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REDD basics

About REDD

About 5.2 million hectares of forests are lost every year in developing countries, mainly in South America, Southeast Asia, and Central Africa.
Deforestation and forest degradation on such a scale has a serious adverse impact on the economic activities and environment of forest countries and regions and results in increased concentrations of greenhouse gases, the main cause of global warming.
Factors such as the expansion of commercial logging, cash crops and export crop production, etc. greatly contribute to such deforestation.
Nevertheless, no mechanism to prevent emissions from deforestation and forest degradation in developing countries has been included in the international framework on climate change to date. Accordingly, the establishment of such a mechanism to provide developing countries with financial incentives has been discussed as the main agenda item of international negotiations on climate change.
The scheme called REDD (reducing emissions from deforestation and forest degradation) has been drawing considerable attention from developed and developing countries since a new approach to address these issues was proposed at the 11th session of the Conference of Parties (COP11) in 2005.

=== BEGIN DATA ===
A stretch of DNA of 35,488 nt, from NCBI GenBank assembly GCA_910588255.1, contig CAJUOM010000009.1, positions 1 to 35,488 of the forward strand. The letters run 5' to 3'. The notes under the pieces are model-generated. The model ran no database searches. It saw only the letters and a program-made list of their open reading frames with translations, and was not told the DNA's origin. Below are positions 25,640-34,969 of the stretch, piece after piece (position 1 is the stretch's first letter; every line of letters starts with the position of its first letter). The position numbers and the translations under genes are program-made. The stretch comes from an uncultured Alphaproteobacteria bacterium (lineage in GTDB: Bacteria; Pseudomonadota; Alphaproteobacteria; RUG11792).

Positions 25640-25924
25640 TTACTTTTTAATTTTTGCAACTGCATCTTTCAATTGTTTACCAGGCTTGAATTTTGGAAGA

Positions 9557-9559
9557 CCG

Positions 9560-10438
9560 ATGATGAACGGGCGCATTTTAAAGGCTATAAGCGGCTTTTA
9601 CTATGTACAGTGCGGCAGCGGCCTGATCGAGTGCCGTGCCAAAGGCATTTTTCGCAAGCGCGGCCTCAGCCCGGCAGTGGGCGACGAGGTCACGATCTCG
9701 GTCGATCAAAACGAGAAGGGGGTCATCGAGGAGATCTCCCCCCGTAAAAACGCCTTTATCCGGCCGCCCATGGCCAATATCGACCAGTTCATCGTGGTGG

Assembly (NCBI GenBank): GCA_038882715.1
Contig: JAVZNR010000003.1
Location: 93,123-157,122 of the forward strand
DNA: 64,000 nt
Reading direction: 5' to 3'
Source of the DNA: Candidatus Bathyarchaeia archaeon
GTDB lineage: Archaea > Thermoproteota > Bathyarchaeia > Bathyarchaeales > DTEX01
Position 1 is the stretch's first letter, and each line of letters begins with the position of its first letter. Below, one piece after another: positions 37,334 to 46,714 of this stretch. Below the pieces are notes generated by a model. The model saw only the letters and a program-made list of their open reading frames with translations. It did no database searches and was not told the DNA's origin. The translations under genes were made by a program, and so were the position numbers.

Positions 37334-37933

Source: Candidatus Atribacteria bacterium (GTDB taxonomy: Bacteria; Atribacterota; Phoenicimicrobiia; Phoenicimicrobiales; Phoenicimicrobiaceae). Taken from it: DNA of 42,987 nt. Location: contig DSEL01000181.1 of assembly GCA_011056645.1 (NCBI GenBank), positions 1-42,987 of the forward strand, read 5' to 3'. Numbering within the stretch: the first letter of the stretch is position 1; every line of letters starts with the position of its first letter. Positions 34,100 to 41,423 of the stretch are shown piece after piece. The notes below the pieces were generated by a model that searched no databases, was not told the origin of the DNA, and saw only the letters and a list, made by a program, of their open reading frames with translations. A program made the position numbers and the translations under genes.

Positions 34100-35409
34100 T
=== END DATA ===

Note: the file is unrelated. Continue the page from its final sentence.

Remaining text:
(Source: Global Forest Resources Assessment 2010, FAO)

Basic Concept of REDD

Economic incentives are provided with respect to the difference between the reference level and emissions in cases where deforestation and forest degradation have actually been curbed.
The scheme called REDD (reducing emissions from deforestation and forest degradation) has been drawing considerable attention from developed and developing countries since a new approach to address these issues was proposed at the 11th session of the Conference of Parties (COP11) in 2005.

From REDD to REDD-Plus

Initial discussions on REDD focused only on reducing emissions from deforestation and forest degradation in developing countries. In subsequent negotiations, REDD has been expanded to REDD-plus, which involves the conservation of forest carbon stocks, development of sustainable forest management, and enhancement of forest carbon stocks.
Meanwhile, REDD-plus activities could also impact on the cultures and livelihoods of the indigenous ethnic groups living there and the conservation of biodiversity, etc. Therefore, safeguards to prevent adverse impacts on the functions of forests and the society and economy of developing countries have become one of the key agenda items when discussing REDD-plus.